Juli Slattery

by Juli Slattery


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Sexual Pleasure Isn't Shameful

God cares about your sex life. It may seem weird to see the words God and sex in the same sentence. Sometimes when I teach women on this topic, they have a visceral reaction to the concept of God knowing about their sex lives. Psalm 139 tells us that God is always with us. There is nowhere we can go to hide from his presence—not even the bedroom!

Why is there such a disconnect for a woman to consider that God cares about her sex life? When I probe past the initial “That’s just weird!” reaction, I see that most women view sex as earthy, dirty, and shameful—everything that God is not. Inviting God into the bedroom seems as absurd as asking a Boston Red Sox fan to dress in a Yankee’s uniform. The two seem absolutely incompatible.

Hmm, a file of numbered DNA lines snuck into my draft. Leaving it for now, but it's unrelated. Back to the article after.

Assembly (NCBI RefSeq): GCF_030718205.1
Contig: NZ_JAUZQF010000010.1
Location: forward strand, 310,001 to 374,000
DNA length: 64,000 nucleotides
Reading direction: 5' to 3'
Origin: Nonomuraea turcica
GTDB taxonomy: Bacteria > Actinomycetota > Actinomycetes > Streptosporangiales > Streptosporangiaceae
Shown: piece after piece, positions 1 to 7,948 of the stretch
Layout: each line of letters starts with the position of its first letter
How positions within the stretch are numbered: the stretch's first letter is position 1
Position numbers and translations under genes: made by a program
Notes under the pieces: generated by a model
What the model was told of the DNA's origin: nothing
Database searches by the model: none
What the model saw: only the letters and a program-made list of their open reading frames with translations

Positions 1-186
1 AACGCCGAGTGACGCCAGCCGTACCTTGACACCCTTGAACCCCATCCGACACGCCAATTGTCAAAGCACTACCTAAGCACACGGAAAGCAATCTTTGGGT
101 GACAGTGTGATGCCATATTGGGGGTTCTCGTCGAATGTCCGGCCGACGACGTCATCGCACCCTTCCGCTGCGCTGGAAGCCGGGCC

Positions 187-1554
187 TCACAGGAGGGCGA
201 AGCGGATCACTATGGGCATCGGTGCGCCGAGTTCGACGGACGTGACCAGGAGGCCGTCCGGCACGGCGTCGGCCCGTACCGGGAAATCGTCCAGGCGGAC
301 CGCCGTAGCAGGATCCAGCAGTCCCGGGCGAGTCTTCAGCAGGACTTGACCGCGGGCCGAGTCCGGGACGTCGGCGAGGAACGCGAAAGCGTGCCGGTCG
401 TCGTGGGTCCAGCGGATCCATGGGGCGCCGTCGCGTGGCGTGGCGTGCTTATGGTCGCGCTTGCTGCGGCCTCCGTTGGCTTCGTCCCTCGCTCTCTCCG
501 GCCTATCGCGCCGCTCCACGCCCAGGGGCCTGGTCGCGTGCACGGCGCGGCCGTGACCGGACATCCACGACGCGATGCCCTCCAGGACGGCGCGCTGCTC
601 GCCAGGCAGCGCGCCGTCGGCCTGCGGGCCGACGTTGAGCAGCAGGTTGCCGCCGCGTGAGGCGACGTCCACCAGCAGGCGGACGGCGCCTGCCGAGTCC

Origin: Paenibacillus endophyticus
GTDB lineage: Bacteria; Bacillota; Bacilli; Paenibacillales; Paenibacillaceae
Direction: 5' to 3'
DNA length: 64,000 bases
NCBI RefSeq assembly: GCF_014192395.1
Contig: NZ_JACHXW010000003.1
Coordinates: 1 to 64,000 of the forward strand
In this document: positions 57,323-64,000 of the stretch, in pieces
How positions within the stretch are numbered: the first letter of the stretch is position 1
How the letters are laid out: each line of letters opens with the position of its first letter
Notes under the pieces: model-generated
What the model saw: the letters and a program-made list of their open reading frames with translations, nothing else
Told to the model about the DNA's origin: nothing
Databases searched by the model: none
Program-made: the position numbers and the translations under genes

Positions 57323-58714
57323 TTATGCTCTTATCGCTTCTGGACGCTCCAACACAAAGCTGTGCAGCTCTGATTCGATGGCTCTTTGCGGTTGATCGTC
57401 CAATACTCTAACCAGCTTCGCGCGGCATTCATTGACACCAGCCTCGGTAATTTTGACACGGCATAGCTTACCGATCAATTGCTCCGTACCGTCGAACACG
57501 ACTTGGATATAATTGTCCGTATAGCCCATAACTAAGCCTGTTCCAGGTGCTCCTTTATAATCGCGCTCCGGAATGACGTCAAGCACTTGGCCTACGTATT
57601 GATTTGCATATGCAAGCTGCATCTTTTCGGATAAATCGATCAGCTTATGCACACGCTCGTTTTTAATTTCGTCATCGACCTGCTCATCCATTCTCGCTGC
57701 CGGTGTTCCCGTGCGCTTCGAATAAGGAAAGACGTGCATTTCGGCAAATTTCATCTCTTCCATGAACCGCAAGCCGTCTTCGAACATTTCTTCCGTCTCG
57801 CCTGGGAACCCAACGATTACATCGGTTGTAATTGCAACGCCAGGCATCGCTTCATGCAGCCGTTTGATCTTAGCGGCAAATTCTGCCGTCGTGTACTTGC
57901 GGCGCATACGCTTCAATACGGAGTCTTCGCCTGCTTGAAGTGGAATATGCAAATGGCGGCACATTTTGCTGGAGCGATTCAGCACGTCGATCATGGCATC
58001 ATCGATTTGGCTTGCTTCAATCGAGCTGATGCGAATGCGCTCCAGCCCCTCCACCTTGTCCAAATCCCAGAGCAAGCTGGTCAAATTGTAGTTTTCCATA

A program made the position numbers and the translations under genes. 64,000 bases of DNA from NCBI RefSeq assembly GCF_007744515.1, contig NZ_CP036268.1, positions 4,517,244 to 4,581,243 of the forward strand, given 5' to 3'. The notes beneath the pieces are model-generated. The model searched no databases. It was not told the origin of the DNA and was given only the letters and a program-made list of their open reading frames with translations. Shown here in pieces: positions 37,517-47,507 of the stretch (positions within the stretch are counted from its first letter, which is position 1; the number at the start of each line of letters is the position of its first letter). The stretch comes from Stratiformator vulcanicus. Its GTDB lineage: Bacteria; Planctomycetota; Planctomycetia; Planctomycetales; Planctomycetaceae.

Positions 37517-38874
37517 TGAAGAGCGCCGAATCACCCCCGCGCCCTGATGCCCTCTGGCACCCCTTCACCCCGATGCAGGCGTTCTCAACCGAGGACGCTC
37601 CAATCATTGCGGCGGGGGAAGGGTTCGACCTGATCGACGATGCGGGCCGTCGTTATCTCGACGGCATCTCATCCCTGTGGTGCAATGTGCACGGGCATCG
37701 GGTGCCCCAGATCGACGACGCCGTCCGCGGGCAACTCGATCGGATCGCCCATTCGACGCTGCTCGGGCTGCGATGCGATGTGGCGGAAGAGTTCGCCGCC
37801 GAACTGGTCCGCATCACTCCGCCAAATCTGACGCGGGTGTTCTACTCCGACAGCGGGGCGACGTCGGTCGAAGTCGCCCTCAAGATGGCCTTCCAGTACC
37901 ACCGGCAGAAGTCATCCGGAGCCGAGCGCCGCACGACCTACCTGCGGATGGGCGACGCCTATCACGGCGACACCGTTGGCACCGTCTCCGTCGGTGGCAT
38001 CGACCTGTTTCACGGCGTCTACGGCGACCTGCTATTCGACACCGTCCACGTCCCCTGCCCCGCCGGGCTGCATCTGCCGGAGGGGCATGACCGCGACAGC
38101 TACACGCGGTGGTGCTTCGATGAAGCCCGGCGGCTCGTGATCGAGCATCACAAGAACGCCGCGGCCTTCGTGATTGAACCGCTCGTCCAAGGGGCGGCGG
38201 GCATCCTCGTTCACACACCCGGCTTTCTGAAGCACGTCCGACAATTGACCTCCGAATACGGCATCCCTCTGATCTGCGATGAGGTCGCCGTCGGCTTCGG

Most women learned about sexual pleasure through a shameful experience. Hardly a week goes by that I don’t get a question like this one:

Hi, Dr. Slattery. I need your advice related to my two-year-old daughter. It’s embarrassing to admit it, but I sometimes find her touching herself. She most often does it at night or when she’s sleepy. My husband and I have told her to stop, slapped her hand away, and used other punishments, but she keeps doing it. How can I get her to stop?

Why do loving mothers like this one automatically think of smacking their toddler’s hand away in this situation? Why is touching your genitals, even as a young child, considered shameful?

You may be surprised to find that there is nothing in the Bible that supports the assumption that sexual pleasure is innately dirty, shameful, and sinful. That may be Christian tradition, but it certainly isn’t biblical. God equipped both male and female bodies with the capacity to experience great pleasure through sexual touching and expression. He placed the greatest concentration of nerve endings in both the male and female genitalia. There is nothing inherently wrong with the pleasure that comes from sexual touch.